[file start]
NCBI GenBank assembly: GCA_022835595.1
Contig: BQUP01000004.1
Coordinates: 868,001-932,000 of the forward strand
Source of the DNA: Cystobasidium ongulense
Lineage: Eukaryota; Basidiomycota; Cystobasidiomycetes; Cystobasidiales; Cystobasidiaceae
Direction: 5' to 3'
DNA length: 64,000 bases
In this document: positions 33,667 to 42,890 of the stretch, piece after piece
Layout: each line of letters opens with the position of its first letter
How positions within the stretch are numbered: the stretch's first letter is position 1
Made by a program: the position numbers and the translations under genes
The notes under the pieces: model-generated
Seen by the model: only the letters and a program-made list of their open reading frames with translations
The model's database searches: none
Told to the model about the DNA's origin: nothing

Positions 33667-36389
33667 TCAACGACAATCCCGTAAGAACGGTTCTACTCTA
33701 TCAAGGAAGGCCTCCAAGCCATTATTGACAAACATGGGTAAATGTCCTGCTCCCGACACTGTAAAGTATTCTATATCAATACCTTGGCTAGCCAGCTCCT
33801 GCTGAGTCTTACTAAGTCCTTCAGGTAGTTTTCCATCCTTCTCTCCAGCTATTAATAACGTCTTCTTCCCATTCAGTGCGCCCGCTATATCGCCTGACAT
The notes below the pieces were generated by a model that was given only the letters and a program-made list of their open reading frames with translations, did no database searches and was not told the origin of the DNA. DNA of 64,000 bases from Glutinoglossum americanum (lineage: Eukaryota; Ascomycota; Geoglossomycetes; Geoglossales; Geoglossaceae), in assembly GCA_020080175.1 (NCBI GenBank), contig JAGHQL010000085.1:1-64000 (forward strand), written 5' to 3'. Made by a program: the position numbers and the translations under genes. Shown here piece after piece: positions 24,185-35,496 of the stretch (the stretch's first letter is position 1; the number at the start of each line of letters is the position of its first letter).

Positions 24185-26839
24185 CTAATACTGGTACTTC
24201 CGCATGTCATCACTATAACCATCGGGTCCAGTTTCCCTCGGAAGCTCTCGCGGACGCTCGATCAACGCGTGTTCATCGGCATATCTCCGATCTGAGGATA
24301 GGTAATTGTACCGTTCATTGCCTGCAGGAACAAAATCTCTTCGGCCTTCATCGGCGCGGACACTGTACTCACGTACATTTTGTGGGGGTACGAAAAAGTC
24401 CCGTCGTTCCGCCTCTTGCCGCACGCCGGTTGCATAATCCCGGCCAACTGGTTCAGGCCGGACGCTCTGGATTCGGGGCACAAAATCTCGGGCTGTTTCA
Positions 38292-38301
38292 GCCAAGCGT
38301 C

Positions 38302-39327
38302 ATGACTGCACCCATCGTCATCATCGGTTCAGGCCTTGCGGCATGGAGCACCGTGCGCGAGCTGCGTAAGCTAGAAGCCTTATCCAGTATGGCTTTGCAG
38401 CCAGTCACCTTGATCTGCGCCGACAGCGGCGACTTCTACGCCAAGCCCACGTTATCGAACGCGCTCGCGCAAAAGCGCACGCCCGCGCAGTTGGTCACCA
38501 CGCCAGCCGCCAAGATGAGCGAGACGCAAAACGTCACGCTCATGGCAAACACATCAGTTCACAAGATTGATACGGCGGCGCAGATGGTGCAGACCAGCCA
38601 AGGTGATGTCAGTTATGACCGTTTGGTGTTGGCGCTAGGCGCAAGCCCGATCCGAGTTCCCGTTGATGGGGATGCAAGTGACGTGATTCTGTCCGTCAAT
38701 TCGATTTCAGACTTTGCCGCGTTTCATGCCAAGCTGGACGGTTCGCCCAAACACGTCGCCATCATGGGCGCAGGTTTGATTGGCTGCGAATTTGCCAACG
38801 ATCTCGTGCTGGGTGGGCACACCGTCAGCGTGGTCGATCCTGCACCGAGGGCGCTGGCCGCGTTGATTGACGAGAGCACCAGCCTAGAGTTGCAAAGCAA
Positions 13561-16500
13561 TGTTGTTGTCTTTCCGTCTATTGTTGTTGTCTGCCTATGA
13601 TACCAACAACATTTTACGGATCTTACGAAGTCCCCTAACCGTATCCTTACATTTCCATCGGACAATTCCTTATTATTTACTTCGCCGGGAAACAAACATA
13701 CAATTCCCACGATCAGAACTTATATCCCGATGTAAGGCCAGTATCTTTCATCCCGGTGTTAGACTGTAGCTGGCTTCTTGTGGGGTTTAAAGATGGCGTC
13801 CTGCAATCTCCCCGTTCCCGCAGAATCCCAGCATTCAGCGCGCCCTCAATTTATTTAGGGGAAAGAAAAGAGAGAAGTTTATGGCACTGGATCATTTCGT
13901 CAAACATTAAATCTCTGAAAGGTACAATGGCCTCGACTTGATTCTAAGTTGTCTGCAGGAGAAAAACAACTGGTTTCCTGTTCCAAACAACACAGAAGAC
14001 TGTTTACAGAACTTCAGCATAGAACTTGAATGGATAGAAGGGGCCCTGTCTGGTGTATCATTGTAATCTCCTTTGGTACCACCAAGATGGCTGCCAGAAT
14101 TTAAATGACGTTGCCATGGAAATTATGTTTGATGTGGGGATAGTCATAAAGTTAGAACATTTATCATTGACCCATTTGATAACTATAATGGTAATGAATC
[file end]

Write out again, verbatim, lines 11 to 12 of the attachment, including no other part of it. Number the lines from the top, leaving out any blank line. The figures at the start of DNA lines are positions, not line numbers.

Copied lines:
Made by a program: the position numbers and the translations under genes
The notes under the pieces: model-generated